Five arrested after refusing to leave B.C. Legislature building

Five arrested after refusing to leave B.C. Legislature building

Wet’suwet’en activists says discussions ‘broke down’ with Indigenous relations minister

Five members of the group occupying the BC Legislature building were arrested and removed from the building Wednesday night following a meeting with Scott Fraser, minister of Indigenous relations and reconciliation.

In a series of social media posts, members of ‘Indigenous Youth for Wet’suwet’en’ – the organizing force behind two occupations of the government building – say seven of its members were invited to speak with Fraser “to discuss the Wet’suwet’en struggle.”

READ ALSO: Students walk out of class, gather in Victoria in solidarity with Wet’suwet’en hereditary chiefs

The group writes that “after a number of hours, discussions broke down” when they failed to come to an agreement that the RCMP and Coastal GasLink remove themselves from Wet’suwet’en territory.

They then say that five of the seven people invited inside the legislature were “violently arrested after hours of detainment inside parliament.”

But the office for the Ministry of Indigenous Relations and Reconciliation says the group was invited in on the condition they would leave following the meeting. But the Ministry says that after an hour and a half of respectful discussion, “the individuals reneged on their agreement and made it clear that they would not leave the building as agreed.”

“We are disappointed they did not honour their commitment,” says Sarah Plank, the Ministry’s communications director. “Regretfully, this became a security matter that was handled by the independent body of the legislature.”

Fraser and witness MLA Adam Olsen had reportedly left the building by this time.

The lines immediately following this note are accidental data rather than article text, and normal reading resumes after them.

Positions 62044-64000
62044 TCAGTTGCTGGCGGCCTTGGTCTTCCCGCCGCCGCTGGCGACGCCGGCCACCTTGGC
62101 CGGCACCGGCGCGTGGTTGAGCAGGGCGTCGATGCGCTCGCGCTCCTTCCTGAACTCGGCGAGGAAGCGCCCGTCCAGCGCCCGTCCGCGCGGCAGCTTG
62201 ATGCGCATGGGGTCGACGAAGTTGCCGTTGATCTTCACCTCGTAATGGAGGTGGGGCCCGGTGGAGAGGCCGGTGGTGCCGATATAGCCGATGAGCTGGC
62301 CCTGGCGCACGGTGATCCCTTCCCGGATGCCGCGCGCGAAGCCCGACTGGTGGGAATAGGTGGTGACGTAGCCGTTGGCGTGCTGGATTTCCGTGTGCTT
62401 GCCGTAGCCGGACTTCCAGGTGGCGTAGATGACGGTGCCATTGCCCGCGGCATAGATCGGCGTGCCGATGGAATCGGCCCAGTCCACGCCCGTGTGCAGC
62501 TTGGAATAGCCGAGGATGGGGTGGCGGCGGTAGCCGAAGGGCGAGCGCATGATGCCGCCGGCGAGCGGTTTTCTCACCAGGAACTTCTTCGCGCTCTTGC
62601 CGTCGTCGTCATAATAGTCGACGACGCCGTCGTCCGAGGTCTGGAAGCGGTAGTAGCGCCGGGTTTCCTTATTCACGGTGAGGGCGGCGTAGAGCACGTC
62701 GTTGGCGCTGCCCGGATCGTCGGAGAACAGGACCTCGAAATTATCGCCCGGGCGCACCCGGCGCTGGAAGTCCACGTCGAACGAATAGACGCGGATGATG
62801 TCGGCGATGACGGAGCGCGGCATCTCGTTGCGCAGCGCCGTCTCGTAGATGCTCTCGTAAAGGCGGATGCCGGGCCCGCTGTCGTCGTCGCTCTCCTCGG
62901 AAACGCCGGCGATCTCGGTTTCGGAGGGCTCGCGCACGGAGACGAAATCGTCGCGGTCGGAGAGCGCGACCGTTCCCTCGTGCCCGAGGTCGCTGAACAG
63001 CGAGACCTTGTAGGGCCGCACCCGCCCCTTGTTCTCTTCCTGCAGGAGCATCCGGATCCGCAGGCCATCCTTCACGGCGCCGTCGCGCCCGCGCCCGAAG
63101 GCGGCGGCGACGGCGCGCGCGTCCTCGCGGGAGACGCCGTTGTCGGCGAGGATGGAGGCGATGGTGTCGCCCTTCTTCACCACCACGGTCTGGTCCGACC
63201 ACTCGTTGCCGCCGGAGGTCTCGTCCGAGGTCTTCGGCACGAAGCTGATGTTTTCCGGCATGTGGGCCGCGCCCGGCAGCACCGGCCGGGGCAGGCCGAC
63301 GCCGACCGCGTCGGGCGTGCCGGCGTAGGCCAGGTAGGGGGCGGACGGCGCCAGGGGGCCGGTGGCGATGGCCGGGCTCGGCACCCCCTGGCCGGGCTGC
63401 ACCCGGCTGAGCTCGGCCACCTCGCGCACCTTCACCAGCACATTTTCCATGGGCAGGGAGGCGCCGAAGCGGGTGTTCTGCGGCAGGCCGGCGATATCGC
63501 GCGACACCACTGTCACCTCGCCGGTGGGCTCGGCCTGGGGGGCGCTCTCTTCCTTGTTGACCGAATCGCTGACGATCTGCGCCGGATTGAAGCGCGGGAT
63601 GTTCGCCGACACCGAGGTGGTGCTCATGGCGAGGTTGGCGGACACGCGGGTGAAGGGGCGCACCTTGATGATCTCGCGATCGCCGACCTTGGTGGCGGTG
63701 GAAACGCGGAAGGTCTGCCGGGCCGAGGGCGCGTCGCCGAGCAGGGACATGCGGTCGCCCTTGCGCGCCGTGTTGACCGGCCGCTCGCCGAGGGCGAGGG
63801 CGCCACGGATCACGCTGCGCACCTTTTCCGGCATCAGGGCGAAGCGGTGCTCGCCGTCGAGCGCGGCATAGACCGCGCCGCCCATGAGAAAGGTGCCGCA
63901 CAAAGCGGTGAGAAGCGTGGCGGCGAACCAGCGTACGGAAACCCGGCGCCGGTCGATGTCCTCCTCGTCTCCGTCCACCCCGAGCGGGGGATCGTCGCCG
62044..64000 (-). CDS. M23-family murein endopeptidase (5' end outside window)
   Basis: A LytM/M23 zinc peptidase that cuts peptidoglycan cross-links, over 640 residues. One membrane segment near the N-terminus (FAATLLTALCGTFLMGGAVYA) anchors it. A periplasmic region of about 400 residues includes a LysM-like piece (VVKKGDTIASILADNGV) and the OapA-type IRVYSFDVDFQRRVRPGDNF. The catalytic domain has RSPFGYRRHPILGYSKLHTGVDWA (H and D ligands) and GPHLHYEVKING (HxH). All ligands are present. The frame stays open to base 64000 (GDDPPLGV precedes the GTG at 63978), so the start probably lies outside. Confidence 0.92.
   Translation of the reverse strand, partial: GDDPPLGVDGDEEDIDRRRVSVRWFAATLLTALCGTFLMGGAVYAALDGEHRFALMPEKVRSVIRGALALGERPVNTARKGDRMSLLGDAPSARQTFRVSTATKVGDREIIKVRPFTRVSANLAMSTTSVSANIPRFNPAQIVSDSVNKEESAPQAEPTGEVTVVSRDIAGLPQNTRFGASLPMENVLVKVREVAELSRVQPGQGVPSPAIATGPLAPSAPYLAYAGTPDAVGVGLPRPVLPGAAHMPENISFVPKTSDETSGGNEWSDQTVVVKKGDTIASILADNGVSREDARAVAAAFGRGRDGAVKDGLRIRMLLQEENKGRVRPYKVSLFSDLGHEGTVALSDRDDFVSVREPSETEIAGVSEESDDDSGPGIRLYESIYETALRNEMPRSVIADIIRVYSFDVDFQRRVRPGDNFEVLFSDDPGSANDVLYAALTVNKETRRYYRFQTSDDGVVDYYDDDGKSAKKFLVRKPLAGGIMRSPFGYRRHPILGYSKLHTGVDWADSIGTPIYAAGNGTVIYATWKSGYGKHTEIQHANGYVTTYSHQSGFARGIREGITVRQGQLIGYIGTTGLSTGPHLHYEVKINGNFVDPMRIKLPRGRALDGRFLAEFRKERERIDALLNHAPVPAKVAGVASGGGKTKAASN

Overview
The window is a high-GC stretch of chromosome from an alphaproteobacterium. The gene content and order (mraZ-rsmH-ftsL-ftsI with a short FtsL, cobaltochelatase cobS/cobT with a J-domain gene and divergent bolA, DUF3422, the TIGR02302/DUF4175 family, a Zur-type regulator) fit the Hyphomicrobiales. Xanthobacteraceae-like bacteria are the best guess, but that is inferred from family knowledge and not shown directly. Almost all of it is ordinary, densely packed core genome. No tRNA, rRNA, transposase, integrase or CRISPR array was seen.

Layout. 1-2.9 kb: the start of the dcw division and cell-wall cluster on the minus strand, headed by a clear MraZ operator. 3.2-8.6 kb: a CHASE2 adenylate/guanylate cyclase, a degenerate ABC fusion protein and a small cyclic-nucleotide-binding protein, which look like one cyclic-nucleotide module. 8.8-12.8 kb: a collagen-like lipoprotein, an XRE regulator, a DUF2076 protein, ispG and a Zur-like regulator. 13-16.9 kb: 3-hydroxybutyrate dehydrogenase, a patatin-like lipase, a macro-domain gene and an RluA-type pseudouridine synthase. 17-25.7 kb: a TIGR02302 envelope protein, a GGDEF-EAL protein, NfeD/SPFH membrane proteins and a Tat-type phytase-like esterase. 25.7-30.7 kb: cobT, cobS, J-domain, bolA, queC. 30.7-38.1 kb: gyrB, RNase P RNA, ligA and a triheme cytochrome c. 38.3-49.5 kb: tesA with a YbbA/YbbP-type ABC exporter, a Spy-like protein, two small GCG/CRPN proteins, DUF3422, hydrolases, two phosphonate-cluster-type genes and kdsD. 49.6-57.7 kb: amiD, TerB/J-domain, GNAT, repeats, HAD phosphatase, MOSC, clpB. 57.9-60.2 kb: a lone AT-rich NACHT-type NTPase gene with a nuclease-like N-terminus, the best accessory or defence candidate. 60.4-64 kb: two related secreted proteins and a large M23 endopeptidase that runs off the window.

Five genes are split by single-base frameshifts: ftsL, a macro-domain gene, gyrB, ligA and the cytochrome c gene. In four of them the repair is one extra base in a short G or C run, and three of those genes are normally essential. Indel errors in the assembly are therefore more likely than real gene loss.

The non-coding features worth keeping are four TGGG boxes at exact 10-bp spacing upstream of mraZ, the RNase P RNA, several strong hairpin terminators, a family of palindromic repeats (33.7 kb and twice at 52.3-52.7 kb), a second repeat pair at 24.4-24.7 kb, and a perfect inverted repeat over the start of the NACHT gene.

According to the Victoria Police Department, five people were arrested for mischief just after 9 p.m.

“Protesters called for others to surround the Legislature building,” says Bowen Osoko, VicPD community engagement officer. “The protesters actively obstructed officers. With the large crowd, it took several hours for our officers to be able safely transport the protesters to VicPD Headquarters.”

Osoko said there were no injuries and “officers used the minimum amount of force needed to safely affect the arrests. There was no violence.”

VicPD says the five arrested were transported to cells for processing and released on conditions they don’t return to the legislature grounds. The mischief investigations are ongoing.

Indigenous Youth for Wet’suwet’en have taken to social media to share their account of the evening, writing that they are “asking Canada and all of its citizens to remove the veil of silence when Indigenous bodies are being forcibly removed from unceded lands by the state.”

“Reconciliation can’t only apply when saying yes,” they write on Twitter. “Reconciliation is dead. The revolution is alive. The whole damn system is guilty as hell.”